Talks in Hong Kong between student representatives of a three-week-long mass pro-democracy movement and government officials ended on Tuesday with no sign of an end to the political stalemate or the Occupy Central campaign for universal suffrage.
Four black-clad student leaders faced off on live television with top officials of the semiautonomous Chinese territory led by chief secretary Carrie Lam, watched in near-silence by crowds of protesters behind their barricades on the streets of Admiralty and Mong Kok.
Lam told the students that their demands for public nomination of candidates in the 2017 race for chief executive won't be met.
According to an Aug. 31 ruling by Beijing, Hong Kong's five million voters will each cast a ballot in 2017, but they will only be allowed to choose between candidates selected by a pro-Beijing committee.
Pan-democratic politicians and protesters of the Occupy Central civil disobedience movement have dismissed the reforms as "fake universal suffrage," because they make the selection of a pan-democratic candidate highly unlikely.
Lam said the students' call for public nominations would be unlikely to get through the territory's Legislative Council (LegCo), even if the government agreed to table such a proposal, because it would be voted down by pro-Beijing lawmakers.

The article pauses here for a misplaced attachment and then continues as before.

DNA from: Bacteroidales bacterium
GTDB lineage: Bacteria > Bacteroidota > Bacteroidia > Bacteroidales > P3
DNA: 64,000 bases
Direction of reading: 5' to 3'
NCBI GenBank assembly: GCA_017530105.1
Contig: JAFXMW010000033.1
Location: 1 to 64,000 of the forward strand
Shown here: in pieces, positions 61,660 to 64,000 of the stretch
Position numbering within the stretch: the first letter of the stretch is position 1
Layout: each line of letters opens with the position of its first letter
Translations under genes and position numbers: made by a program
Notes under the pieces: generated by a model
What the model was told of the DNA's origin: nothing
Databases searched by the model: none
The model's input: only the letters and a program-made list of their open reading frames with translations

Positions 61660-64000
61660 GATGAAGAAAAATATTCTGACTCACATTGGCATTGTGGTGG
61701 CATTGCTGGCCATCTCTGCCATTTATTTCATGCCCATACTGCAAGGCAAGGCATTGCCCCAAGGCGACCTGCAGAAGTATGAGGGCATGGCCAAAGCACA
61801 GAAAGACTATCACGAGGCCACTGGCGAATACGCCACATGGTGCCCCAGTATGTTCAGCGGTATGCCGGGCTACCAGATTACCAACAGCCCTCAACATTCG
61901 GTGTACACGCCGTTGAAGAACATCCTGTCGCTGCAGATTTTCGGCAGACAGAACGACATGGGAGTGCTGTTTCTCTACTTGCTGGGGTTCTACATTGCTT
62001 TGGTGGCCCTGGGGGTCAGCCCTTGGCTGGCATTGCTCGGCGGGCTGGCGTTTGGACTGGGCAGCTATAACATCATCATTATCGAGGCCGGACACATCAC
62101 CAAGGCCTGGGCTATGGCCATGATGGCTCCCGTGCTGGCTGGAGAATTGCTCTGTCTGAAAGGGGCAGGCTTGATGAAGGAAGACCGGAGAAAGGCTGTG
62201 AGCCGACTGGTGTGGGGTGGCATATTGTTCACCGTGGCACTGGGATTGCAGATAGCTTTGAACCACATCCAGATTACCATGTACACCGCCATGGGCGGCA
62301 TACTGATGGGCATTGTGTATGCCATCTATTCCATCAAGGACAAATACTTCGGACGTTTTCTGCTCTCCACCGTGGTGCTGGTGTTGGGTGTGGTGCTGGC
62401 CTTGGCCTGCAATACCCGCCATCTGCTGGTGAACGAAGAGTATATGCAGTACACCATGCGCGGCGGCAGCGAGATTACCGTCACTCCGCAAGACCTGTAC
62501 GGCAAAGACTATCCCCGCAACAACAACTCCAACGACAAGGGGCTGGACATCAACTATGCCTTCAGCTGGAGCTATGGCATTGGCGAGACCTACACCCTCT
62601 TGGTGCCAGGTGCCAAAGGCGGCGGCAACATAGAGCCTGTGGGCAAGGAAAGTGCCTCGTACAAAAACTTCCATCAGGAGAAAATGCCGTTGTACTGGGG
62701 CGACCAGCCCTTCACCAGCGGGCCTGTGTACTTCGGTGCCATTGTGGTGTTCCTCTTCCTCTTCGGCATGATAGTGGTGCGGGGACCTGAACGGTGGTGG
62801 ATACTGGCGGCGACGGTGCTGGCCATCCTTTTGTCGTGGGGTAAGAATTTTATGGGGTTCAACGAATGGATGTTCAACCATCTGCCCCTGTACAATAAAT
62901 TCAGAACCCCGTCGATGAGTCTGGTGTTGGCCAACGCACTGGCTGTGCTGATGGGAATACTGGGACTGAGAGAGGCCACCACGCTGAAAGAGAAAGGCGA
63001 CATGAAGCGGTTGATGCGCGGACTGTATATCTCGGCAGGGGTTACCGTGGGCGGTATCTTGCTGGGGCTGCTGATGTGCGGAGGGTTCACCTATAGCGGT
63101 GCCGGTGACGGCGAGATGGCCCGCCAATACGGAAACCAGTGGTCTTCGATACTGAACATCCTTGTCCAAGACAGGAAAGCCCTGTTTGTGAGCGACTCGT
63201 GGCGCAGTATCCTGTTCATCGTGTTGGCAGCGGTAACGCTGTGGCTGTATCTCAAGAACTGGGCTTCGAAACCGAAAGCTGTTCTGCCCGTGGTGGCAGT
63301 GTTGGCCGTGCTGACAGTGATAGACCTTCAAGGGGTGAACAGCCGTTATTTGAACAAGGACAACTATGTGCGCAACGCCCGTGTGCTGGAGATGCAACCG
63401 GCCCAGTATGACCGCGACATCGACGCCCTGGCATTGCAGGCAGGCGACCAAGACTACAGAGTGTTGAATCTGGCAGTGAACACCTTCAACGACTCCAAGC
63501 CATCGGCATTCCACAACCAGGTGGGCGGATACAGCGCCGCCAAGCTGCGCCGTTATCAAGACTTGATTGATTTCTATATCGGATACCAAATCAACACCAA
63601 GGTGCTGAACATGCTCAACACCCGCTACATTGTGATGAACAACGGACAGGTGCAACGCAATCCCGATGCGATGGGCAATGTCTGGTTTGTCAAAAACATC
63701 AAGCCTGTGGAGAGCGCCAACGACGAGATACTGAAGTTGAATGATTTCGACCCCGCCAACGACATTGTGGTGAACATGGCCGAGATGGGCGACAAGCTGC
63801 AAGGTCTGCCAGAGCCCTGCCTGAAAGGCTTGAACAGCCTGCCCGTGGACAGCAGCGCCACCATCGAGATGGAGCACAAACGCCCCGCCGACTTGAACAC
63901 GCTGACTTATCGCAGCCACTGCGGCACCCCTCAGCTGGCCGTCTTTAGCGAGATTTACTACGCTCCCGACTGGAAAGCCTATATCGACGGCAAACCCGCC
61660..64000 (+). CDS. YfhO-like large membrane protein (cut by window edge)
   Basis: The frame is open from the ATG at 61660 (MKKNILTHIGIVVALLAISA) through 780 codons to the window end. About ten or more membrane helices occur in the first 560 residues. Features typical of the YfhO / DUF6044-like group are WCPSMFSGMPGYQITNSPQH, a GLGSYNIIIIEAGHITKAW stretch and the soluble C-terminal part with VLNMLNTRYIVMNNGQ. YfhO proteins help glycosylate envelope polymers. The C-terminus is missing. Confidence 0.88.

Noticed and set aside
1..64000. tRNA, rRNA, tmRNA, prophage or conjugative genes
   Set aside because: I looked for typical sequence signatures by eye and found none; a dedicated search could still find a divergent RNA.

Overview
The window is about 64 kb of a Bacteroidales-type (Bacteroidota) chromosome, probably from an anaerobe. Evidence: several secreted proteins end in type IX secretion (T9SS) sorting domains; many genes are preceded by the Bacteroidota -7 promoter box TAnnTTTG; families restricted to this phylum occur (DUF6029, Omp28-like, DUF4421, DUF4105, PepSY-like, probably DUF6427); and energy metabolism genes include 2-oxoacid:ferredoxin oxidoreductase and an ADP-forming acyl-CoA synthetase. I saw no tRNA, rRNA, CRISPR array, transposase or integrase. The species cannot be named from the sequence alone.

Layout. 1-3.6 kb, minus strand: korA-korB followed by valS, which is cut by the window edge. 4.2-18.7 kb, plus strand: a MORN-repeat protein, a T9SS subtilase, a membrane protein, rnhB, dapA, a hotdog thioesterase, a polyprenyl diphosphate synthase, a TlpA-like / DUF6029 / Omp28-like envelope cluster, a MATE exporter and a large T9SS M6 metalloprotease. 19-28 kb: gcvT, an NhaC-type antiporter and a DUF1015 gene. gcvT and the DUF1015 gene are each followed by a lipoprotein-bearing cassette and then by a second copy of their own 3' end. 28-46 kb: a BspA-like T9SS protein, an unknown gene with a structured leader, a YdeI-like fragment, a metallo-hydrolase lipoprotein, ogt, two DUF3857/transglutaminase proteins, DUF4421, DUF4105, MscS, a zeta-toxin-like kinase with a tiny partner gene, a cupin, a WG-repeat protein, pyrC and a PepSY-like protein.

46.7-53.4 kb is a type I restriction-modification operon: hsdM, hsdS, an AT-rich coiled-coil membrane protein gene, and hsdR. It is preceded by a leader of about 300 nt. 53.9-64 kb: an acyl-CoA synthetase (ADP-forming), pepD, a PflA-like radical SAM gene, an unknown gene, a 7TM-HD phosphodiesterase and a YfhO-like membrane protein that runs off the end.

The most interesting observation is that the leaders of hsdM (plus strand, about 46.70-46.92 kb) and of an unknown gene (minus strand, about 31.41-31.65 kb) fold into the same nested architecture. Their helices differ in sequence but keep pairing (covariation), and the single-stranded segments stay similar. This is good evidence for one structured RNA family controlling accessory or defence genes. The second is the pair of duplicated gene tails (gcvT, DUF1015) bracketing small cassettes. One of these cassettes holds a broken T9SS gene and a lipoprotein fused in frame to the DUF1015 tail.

But she told the students there is still room to tweak the selection committee, and room for further changes to the electoral system after the 2017 election produces a successor for embattled chief executive Leung Chun-ying.
"There is still ample room under the Aug. 31 decision to work out a nomination procedure and election method for 2017," Lam said in her concluding remarks. "This will be the goal for the second round of public consultation."
She said the 2017 framework "is not final," and invited students to help the government set up a platform for the airing of views on Hong Kong's long-term constitutional development beyond that date.
Lam rejected students' demands that the Hong Kong government refile a report to China's National People's Congress (NPC) standing committee, including widespread calls for universal suffrage from protesters and the 700,000 participants in a June online referendum, which were omitted from a July report.
But she said the government would file a fresh report on the Occupy movement to the Hong Kong and Macau Affairs Office under China's cabinet, the State Council.
"The government is considering how to make a report to central government to reflect people's views," Lam said.
Asked how the report would describe the Occupy movement, which has been dubbed the "umbrella revolution," Lam said the report "won't insert subjective descriptions," and would aim to reflect public opinion.
'Guilty for a thousand years'
Hong Kong Federation of Students (HKFS) deputy leader Lester Shum said students had been demonstrating, missing classes, and risking arrest, for the right to vote for publicly nominated candidates.
"Now all the government can tell us is to pack up and go home," Shum told officials. "This whole generation, awakened by tear gas, cannot accept this."
In a reference to Beijing's furious rhetoric before the 1997 handover slamming the last British colonial governor Chris Patten for his attempt at electoral reforms, Shum asked Lam and her fellow officials: "Can you be responsible? Or will you be the ones that kill our political future and be guilty for a thousand years?"